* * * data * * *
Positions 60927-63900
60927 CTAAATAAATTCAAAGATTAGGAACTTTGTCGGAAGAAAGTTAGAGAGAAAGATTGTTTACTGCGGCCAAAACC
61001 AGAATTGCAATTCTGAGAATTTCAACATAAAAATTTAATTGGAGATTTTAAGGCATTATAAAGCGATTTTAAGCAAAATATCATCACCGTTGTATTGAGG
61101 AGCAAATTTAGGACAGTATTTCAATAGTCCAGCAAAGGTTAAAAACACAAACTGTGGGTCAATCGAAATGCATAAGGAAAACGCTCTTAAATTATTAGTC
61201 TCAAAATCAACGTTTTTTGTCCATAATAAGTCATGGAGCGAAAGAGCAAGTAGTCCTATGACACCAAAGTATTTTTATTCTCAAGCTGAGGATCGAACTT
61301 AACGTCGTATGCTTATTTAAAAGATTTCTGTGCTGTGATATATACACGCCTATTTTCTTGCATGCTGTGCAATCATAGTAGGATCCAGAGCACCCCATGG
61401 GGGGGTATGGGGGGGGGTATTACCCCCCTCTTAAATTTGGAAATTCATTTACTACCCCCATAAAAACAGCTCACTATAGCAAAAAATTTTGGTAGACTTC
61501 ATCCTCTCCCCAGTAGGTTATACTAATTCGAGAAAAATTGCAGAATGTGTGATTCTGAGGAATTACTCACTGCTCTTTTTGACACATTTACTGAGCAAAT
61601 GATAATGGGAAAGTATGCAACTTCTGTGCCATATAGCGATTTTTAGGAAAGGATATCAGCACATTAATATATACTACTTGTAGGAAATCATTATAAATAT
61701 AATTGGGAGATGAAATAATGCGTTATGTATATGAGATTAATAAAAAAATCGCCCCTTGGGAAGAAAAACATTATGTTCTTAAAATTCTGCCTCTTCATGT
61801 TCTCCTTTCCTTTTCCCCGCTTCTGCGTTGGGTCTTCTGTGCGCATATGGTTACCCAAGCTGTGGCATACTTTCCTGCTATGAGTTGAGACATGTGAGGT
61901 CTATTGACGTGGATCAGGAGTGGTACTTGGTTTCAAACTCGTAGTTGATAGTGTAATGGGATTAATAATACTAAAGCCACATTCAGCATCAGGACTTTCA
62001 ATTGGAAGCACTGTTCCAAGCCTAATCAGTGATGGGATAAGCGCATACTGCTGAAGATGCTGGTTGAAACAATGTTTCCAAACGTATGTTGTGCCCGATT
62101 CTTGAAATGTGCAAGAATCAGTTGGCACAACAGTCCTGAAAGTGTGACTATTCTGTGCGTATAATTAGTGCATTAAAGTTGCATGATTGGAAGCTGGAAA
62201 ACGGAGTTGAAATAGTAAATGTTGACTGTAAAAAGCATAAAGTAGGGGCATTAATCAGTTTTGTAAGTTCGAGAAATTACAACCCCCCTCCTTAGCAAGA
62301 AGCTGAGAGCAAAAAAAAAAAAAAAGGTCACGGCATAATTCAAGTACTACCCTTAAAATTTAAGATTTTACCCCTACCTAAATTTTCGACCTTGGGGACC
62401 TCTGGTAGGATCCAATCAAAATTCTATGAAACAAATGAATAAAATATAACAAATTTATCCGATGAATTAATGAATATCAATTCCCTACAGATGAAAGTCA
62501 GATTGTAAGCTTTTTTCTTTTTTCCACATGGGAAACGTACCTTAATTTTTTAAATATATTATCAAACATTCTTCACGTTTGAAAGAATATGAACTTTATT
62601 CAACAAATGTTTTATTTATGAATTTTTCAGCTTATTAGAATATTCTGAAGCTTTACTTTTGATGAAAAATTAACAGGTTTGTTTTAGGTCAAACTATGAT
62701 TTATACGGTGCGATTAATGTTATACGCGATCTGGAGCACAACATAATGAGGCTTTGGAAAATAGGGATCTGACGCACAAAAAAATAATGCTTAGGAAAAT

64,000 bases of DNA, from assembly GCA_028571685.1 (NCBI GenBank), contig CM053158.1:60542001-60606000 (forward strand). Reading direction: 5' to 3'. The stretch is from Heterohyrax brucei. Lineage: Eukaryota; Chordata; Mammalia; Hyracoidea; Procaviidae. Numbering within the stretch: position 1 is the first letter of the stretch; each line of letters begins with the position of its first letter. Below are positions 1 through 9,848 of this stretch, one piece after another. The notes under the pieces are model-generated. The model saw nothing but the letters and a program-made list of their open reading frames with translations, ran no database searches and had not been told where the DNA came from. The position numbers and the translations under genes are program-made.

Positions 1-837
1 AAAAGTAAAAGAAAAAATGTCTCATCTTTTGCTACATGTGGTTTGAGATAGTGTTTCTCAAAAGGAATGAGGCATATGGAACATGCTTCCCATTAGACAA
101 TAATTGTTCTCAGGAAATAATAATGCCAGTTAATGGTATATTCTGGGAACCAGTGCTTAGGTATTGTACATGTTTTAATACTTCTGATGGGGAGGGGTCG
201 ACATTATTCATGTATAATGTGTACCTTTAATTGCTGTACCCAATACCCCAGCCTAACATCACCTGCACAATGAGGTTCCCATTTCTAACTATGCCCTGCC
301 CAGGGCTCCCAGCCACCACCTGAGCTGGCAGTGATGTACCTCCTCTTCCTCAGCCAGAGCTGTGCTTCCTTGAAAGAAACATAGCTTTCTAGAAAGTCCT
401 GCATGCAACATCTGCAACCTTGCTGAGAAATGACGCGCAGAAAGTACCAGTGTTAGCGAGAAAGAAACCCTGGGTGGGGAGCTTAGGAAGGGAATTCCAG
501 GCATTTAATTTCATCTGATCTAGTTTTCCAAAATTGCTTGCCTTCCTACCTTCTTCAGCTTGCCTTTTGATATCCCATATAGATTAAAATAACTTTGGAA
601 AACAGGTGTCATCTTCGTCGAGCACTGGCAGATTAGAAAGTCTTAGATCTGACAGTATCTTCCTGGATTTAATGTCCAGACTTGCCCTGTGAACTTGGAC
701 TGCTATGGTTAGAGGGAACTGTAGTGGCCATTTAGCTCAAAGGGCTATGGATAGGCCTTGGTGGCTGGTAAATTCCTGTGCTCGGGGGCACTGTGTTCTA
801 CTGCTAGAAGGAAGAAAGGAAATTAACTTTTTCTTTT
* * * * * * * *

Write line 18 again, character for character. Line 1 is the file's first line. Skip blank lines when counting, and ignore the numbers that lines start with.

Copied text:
62501 GATTGTAAGCTTTTTTCTTTTTTCCACATGGGAAACGTACCTTAATTTTTTAAATATATTATCAAACATTCTTCACGTTTGAAAGAATATGAACTTTATT